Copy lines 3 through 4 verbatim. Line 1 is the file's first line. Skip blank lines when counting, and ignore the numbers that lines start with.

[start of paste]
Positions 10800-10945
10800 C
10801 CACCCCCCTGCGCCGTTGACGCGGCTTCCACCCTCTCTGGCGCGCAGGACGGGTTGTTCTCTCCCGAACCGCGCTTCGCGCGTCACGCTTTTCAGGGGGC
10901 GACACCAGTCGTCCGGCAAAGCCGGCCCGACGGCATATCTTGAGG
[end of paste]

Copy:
10801 CACCCCCCTGCGCCGTTGACGCGGCTTCCACCCTCTCTGGCGCGCAGGACGGGTTGTTCTCTCCCGAACCGCGCTTCGCGCGTCACGCTTTTCAGGGGGC
10901 GACACCAGTCGTCCGGCAAAGCCGGCCCGACGGCATATCTTGAGG